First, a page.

That’s it… I have to leave this town. I can’t risk walking past those Melancholia film posters spread all over my town any longer: they do unspeakable things to my body! Before I start obsessing about a marriage to Kirsten Dunst, I’m off to Frankfurt for a couple of days. By the time I’m back the poster people will have replaced “my” Kirsten (see… it’s starting already!) with some harmless blockbuster I won’t even bother watching.
But, while I wait on my train, why don’t I fill you in on my views on probably the most controversial film of the year… why bother about genital mutilation (Antichrist) or being banned in the UK (The Human Centipede 2) when all you need to do is stumble your way out of a ill-received comment? Whether Cannes did the right thing by banning von Trier, is a debate we won’t stir up here, but at least they did the decent thing by leaving the actress in competition and honouring her by awarding her Best Actress. Rightfully so, Kirsten Dunst stands above this film (which stands above any of the director’s comments). Near the end of the credits, you’ll see Penelope Cruz being thanked. Von Trier originally wrote this film for her, but Cruz chose to give priority to Pirates of the Caribbean 4. Best decision ever. And you can read that sentence both as a snotty remark as well as a genuine statement: here’s a rare example of a film improving by giving the role to another actress. This film fits Dunst like a wedding dress. (And one can only wonder how Cruz would’ve sat next to von Trier during the notorious press conference – check Dunst’s reactions here.)
But weren’t we here to dissect the film? The two stills you’ve passed so far are from the film’s prologue. Yes, like Antichrist, this film also starts with a montage of slow-motion shots and stills, but this time the Danish director surpassed himself. The settings, the colours, the styles… I dare you to find more beautiful images in any other film released in 2011.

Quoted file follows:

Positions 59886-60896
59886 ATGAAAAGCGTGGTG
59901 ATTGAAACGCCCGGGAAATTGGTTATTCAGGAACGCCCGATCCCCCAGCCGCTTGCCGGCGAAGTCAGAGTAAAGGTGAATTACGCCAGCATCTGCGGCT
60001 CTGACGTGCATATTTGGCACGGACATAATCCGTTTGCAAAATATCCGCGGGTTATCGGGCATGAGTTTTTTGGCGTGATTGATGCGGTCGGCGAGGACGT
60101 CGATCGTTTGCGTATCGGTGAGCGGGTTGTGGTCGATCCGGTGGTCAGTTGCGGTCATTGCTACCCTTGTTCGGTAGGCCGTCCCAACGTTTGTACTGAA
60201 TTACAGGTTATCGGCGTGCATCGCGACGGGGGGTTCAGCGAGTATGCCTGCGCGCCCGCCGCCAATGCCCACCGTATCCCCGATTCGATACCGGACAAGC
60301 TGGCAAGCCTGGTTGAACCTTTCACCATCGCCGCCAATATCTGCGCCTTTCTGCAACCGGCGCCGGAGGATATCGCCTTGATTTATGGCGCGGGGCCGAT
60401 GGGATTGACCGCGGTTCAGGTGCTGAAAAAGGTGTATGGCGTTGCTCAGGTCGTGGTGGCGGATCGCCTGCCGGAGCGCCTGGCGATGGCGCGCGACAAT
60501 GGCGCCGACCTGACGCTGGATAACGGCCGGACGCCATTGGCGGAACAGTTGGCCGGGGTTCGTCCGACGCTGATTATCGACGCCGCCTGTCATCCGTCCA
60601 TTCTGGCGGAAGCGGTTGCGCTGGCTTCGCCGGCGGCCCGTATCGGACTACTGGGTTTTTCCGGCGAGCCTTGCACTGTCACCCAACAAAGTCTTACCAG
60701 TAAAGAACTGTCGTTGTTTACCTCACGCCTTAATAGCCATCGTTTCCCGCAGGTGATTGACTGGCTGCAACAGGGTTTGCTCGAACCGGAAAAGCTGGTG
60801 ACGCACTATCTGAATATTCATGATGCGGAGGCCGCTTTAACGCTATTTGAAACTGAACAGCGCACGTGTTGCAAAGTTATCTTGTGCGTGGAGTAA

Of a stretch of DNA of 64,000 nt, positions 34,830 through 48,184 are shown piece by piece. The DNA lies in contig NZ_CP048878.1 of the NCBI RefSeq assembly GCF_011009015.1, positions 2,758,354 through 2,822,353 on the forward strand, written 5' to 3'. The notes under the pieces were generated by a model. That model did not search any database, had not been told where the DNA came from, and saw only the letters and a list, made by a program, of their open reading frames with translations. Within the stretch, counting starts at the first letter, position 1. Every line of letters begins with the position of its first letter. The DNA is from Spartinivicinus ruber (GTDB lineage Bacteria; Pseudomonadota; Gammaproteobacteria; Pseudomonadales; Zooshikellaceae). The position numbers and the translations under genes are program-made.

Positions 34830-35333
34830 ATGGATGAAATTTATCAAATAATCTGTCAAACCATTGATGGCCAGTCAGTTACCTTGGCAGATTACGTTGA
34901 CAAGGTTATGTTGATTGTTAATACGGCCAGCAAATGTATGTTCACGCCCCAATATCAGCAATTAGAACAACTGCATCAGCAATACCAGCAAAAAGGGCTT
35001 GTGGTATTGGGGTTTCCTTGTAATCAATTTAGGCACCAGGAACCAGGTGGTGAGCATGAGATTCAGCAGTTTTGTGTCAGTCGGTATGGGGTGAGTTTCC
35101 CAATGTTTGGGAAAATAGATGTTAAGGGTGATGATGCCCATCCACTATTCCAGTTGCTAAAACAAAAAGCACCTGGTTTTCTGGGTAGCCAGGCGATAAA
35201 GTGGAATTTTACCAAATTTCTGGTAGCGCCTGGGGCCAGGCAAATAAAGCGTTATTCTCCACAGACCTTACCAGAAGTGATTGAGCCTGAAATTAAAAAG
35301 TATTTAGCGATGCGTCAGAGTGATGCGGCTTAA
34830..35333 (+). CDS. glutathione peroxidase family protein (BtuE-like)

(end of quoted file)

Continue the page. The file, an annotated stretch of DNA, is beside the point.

The prologue ends with our planet being destroyed by the planet Melancholia. It’s done hauntingly gorgeous, like you were watching some big-budget BBC documentary, and in complete contrast to the next image you see: a cheaply looking pancarte displaying the name of the director and the title of the film (another signature trademark by von Trier). And then Melancholia splits itself in two parts, named after protagonist Justine (Dunst) and her sister Claire (Charlotte Gainsbourg).
Justine is on her way to the party of her life, or that’s what it should be: she’s the radiant bride and the star of a spectacular evening hosted by sister Claire and her überrich husband John (Kiefer Sutherland). But even the first scene shows hybris comes at a cost: the extralarge limo rented for the wedding can’t get past the crooked paths leading to the wonderful estate (complete with a golf course of – John insists this is remembered – 18 holes).
Other possible problems include Justine’s labile character and her mother (Charlotte Rampling), by far the most unlikable characted in this film and possibly any other film released in 2011. The director insisted he based this character on his own mother. After ruining a couple of wedding speeches and retiring to her room, she’s visited by her distraught daughter and consoles Justine by saying: “You should be scared.” At this point, she’s talking about marriage – the possible end of the world is still unannounced.